His subsequent career was a series of triumphs of engineering skill and ability, culminating in the design of the aero engine fitted to the winning aeroplane in the Schneider Trophy Contest.
His great services to the engineering industry led to his being created a baronet in 1930.
He died on 22nd April, 1933, at the age of 70.
He was elected a Member of the Institution of Automobile Engineers in 1910, and was awarded the Institution Medal in 1930 in recognition of his work in the design and production of high-class automobiles.
1933 Obituary 
Sir FREDERICK HENRY ROYCE, Bart., O.B.E., was known throughout the world for his achievements in designing engines which gained for Britain speed records on land, sea, and air. His rise to fame was all the more remarkable in view of the adverse circumstances of his early career. He came of a family of millers, and his grandfather was a pioneer in the adoption of steam for milling purposes.
He was born in 1863 and commenced to earn his living when only 10 years of age by selling newspapers and later as a post-office messenger boy. When 14 years old he commenced an apprenticeship at the Doncaster works of the Great Northern Railway. He afterwards went to Leeds where he was engaged in a gun factory, and was later employed in London as a tester by one of the first electric lighting companies. At the same time he studied at the Finsbury Technical College and his exceptional capabilities led to his being appointed chief engineer for his firm in 1882.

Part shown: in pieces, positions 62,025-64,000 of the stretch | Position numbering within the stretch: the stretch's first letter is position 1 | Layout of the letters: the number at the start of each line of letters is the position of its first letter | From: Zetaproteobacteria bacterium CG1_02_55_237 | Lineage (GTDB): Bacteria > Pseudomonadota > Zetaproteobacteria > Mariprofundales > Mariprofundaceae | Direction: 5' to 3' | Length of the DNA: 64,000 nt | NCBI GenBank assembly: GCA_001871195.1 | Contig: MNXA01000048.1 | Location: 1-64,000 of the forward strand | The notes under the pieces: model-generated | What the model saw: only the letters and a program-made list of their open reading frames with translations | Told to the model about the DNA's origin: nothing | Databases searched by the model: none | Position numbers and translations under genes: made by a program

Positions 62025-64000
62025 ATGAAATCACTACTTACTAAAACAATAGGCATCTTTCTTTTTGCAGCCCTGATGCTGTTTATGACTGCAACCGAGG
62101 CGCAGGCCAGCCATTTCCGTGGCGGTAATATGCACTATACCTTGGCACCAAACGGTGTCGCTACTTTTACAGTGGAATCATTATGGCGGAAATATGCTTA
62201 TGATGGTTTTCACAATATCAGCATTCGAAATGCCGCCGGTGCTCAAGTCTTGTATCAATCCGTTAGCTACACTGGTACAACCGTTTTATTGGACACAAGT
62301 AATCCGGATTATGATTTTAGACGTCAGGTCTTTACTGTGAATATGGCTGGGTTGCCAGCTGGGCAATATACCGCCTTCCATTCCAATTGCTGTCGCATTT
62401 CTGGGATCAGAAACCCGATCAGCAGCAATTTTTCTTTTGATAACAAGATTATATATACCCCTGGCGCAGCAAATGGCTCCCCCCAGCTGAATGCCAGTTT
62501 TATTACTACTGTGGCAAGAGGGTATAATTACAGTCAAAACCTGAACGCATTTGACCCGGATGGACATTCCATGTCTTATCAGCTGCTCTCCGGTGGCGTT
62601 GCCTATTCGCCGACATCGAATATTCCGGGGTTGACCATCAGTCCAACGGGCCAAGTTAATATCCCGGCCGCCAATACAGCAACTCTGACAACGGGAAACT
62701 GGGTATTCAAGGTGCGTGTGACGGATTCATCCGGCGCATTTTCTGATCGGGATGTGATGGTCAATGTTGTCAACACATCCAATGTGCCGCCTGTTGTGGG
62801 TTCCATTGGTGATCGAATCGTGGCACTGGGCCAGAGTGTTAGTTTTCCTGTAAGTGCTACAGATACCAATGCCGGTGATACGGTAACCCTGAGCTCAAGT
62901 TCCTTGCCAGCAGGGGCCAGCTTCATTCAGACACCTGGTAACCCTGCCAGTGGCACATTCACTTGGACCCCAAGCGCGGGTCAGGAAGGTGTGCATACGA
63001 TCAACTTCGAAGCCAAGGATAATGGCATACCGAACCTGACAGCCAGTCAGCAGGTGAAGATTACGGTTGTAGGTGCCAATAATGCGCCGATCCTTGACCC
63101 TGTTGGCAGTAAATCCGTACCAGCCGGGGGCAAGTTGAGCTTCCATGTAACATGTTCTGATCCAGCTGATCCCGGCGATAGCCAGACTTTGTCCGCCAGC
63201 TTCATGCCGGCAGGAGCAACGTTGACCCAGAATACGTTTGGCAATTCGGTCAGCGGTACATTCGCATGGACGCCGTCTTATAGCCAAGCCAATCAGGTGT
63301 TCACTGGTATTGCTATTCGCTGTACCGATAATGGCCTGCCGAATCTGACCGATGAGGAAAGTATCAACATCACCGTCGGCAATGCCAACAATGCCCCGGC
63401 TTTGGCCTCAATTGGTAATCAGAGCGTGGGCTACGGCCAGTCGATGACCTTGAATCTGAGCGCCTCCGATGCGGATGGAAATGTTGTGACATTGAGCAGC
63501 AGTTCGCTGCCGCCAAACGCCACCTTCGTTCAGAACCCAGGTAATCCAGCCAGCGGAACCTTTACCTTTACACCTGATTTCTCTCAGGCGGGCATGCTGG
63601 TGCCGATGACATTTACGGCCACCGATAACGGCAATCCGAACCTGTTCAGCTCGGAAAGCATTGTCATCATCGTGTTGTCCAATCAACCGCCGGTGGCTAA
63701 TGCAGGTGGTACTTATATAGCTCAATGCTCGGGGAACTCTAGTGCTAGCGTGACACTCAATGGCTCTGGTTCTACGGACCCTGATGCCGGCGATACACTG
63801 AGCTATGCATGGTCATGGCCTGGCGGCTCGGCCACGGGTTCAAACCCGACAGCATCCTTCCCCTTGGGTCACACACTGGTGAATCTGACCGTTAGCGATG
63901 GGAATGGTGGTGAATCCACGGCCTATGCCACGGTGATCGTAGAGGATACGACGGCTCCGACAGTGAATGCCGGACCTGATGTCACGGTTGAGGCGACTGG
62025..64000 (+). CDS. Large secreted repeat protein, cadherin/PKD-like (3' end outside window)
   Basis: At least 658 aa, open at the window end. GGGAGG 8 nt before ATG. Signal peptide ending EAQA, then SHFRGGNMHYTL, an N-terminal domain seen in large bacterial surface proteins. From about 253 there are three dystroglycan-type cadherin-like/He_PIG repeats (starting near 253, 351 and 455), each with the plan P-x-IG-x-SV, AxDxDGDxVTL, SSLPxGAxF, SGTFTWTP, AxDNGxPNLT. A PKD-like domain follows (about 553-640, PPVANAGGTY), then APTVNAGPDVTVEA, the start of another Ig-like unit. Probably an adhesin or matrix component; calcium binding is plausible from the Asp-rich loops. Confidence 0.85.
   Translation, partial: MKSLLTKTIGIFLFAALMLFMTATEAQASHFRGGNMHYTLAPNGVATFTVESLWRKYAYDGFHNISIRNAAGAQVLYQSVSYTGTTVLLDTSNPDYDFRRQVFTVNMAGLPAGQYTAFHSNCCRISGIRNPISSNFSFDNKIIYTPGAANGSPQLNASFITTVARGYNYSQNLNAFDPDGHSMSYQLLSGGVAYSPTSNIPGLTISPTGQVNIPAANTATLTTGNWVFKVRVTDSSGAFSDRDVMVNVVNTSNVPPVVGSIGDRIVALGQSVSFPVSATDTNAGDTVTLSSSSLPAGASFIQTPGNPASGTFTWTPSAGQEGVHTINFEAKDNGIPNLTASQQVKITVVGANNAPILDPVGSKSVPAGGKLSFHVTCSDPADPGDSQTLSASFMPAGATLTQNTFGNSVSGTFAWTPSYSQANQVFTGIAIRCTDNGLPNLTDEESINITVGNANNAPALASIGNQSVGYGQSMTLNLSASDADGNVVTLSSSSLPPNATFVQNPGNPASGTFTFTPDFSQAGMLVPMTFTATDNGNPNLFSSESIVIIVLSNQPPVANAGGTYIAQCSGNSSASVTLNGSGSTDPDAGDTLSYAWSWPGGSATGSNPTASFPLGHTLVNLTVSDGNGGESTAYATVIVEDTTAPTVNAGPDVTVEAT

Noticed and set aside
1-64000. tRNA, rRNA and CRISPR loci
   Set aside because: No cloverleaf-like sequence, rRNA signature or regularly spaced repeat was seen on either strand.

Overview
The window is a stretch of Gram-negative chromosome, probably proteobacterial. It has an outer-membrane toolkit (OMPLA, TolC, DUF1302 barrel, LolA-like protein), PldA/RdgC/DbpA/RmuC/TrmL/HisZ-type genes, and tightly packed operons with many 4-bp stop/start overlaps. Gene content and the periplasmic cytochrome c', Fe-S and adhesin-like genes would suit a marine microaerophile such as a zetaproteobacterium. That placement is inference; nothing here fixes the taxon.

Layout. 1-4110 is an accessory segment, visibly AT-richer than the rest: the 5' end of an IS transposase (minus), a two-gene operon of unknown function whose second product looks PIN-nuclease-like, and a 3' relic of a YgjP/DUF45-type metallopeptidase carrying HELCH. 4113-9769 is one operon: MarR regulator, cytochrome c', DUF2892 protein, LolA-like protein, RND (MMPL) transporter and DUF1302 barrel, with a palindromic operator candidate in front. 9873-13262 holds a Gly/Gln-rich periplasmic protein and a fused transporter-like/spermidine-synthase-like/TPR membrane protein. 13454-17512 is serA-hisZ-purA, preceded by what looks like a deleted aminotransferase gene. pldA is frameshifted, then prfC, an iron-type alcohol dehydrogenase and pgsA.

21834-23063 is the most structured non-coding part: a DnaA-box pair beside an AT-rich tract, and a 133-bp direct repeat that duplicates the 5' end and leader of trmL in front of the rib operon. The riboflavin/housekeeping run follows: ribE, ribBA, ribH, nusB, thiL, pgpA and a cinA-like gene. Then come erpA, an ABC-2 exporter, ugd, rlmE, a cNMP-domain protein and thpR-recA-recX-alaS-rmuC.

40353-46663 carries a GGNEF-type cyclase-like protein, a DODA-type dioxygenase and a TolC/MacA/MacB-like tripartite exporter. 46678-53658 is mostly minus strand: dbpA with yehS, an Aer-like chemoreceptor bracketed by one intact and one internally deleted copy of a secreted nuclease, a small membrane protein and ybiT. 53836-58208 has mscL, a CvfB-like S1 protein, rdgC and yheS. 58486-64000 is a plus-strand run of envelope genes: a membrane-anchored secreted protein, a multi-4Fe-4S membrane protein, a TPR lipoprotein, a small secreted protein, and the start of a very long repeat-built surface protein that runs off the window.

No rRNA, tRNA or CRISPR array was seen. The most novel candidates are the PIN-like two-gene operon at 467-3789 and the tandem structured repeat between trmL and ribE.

His coming of age was marked by the formation of the Manchester firm of Messrs. Royce, in conjunction with the late Mr. E. A. Claremont, M.I.Mech.E. This firm commenced the production of arc lamps and dynamos and later electric cranes. As a result of difficult conditions, however, Mr. Royce turned his attention in 1903 to the motor car.
In 1906 he established with the late Hon. C. S. Rolls, M.I.Mech.E., the firm which has since become world famous. He suffered indifferent health for many years, but he continued actively his work on engine design. His Schneider Trophy engine, which attained a speed of 328 m.p.h. in 1929, proved to be one of his crowning achievements, but even this was surpassed when a speed of 408 m.p.h. was recorded with a later design in 1931.
He was made an O.B.E. in 1918, and in 1930 he was created a Baronet.
His death occurred on 22nd April 1933.
He had been a Member of the Institution since 1898.
1933 Obituary